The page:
Sculptor Of Pillar Of Shame Announces It's Now Public Domain So That Anyone Can Make A Copy, As Chinese Authorities Seek To Destroy It

from the public-domain-to-the-rescue dept

Last fall we wrote about how Chinese officials were looking to remove the “Pillar of Shame,” a sculpture by artist Jens Galschi?t that commemorates China’s massacre of pro-democracy demonstrators at Tiananmen Square in 1989. The sculpture was erected at the University of Hong Kong in 1997, and now that China has been wiping out every last bit of freedom in Hong Kong, the statue has been targeted as well. In our post last fall, we noted that (1) Galschi?t was threatening legal action if the statue is damaged, and (2) activists were making 3D scans of the sculpture so that it can be replicated.

Of course, while Galschi?t can (without much leverage) threaten legal action against China for removing the statue, some realized that the unfortunate state of copyright law today means he might also threaten legal action against those making replicas and copies from those 3D images. Thankfully, Galschi?t himself recognizes how problematic that is, and after receiving a bunch of requests has signed official paperwork relinquishing his copyright on the Pillar of Shame, thus putting it into the public domain:

To DR News, Jens Galschi?t says that he has had so many inquiries that he finally had to make a signed declaration in which he relinquished the right to the production of the sculpture and in which it is stated that any profits should be given to the democracy movement.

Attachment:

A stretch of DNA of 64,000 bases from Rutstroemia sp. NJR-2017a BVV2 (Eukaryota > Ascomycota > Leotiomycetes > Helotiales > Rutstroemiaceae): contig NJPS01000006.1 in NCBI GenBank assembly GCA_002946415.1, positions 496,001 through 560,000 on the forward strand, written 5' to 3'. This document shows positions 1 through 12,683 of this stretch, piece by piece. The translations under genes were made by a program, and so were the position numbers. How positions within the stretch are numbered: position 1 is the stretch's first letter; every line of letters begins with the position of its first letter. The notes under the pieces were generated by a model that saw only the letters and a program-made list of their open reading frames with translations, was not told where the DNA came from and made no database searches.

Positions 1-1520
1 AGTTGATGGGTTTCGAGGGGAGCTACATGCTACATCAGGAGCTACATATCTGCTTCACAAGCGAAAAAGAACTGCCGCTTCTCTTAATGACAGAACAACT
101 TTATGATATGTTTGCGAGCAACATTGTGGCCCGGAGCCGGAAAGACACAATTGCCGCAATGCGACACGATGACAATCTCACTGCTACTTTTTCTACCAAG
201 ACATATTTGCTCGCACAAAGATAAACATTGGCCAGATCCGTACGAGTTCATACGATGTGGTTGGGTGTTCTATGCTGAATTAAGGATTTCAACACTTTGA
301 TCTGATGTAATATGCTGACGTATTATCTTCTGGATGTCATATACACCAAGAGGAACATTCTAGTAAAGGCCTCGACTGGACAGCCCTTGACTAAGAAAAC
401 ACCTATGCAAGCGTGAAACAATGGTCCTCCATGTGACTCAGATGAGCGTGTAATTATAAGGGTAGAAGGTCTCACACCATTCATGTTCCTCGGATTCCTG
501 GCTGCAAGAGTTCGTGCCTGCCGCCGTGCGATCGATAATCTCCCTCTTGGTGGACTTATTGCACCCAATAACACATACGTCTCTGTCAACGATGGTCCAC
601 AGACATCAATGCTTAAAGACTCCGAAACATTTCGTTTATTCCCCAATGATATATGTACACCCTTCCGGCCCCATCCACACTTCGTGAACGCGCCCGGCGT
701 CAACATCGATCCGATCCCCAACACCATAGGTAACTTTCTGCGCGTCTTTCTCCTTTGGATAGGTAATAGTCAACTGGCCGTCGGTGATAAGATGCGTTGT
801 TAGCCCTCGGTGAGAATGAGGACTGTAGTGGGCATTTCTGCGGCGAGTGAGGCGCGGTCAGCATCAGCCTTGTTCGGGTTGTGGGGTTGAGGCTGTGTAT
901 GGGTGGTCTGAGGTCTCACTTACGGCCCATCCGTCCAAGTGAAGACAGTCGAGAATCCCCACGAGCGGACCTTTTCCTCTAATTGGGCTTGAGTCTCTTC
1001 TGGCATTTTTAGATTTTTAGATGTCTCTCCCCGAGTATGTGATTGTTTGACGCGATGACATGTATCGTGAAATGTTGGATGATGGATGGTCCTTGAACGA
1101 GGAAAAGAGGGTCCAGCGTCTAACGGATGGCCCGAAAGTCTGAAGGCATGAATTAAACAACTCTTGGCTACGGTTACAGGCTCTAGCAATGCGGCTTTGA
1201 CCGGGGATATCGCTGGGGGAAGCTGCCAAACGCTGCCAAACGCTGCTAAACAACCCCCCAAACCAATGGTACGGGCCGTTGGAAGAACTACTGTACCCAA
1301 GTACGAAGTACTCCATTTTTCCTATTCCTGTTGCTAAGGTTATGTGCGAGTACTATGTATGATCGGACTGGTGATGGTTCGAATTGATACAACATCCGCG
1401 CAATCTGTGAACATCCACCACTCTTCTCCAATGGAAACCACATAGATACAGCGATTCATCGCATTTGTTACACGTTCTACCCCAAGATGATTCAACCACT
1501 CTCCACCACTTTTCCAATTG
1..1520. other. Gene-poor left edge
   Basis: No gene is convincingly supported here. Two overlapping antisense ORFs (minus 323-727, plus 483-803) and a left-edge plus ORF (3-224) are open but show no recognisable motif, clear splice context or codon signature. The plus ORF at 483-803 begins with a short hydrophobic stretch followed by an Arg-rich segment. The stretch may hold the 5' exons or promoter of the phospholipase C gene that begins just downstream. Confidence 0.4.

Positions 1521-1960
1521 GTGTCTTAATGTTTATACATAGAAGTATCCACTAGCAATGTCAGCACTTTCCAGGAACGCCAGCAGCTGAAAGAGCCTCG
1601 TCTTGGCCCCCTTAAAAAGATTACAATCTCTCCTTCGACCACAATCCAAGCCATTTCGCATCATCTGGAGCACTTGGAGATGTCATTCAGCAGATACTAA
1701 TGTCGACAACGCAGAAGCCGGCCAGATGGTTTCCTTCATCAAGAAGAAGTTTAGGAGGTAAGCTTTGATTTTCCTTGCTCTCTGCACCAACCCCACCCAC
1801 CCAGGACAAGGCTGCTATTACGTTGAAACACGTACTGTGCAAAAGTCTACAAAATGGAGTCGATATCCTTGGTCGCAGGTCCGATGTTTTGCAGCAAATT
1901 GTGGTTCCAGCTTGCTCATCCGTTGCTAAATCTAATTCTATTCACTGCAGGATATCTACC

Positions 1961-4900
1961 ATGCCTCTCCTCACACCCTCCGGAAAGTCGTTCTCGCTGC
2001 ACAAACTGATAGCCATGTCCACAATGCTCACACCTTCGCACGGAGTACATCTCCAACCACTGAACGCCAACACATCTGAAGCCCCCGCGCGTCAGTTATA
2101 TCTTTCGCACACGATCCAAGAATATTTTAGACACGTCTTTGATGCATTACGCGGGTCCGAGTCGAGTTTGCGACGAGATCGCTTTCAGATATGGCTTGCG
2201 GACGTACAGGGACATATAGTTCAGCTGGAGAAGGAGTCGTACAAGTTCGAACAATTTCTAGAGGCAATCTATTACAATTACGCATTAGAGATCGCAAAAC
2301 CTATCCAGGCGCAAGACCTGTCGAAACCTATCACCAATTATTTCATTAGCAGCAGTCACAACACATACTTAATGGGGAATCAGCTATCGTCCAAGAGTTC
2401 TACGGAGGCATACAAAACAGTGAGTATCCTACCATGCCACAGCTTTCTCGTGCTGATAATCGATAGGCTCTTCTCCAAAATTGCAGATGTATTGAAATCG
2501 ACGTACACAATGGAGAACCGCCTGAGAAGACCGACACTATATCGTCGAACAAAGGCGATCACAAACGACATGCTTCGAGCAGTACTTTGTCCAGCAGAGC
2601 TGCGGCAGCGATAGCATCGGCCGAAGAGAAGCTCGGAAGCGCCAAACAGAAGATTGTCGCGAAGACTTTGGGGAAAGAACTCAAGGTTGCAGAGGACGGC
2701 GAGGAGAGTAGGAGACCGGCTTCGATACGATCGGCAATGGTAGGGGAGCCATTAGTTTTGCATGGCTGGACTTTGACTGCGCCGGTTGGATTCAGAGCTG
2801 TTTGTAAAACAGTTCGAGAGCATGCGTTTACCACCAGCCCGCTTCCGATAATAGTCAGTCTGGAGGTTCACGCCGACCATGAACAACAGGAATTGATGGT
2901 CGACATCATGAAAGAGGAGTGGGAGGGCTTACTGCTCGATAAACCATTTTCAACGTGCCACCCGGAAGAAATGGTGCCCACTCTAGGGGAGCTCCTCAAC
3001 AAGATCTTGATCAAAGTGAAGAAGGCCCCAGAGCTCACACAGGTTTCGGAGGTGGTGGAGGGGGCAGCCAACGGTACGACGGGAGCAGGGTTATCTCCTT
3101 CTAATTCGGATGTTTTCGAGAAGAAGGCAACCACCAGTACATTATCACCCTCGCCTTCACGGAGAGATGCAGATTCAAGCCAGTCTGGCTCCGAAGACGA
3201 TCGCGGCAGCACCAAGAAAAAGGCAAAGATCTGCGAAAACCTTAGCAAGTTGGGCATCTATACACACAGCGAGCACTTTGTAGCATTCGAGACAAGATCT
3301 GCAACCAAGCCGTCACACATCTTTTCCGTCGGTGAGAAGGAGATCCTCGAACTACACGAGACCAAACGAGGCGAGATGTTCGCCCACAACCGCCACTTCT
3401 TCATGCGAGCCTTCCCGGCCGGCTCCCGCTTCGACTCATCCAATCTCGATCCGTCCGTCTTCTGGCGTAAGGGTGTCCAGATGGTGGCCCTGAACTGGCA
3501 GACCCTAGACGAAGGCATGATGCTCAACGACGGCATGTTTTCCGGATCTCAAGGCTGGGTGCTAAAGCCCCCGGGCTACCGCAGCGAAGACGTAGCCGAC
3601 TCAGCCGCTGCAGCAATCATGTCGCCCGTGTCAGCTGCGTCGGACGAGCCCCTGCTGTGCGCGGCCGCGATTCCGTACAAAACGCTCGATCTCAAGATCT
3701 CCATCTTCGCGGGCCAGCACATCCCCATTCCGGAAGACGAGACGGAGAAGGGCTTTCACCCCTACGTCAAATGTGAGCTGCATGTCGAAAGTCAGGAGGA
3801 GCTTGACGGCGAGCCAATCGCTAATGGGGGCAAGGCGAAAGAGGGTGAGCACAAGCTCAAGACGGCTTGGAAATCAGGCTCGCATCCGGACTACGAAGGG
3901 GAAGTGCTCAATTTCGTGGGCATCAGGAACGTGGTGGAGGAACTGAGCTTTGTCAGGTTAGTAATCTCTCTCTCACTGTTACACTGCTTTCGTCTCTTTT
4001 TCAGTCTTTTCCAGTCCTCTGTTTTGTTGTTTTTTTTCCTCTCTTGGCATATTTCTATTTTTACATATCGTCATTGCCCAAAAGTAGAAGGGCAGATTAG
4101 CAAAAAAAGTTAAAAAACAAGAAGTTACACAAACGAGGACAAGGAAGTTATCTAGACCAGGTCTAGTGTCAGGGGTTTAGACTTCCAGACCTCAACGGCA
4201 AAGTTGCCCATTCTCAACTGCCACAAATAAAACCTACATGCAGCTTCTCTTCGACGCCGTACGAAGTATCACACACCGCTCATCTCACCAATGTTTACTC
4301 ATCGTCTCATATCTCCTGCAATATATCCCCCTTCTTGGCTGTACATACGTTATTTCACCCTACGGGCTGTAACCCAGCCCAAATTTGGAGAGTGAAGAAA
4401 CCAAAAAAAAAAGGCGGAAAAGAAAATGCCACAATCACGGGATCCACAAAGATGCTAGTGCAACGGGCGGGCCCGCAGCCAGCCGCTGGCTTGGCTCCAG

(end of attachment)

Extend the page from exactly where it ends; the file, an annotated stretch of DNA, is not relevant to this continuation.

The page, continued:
?Normally, artists will not give their art commercially free, but I have done so because the art must come out. And the sculpture is a reminder of the massacre in Tiananmen Square, the democracy movement, and human rights,? Jens Galschi?t adds.

Galschi?t does not appear to be your typical copyleft activist, and certainly notes his concerns about doing this, but seems to say that, when considering the alternatives, this makes the most sense:

?I could probably spin a fair deal of gold on this if I wanted to. But I?m not particularly interested in money,? Jens Galschi?t says.

He admits that he has taken a risk by revoking his copyright protection on the sculpture and big corporations or private companies could potentially abuse that.

?Yes. I?ve laid down with the devil, but that?s how it is when you are suddenly involved in big politics. It can not be avoided and that?s fine. I exploit them and they exploit me. It?s a mutual ?spanking?. But I actually do not feel this sculpture can be abused, because it is a symbol of keeping the memory of the massacre and Hong Kong alive,? Jens Galschi?t says and adds:

?The worst thing that could happen was if nothing happened and that no one cares about the ?Pillar of Shame?.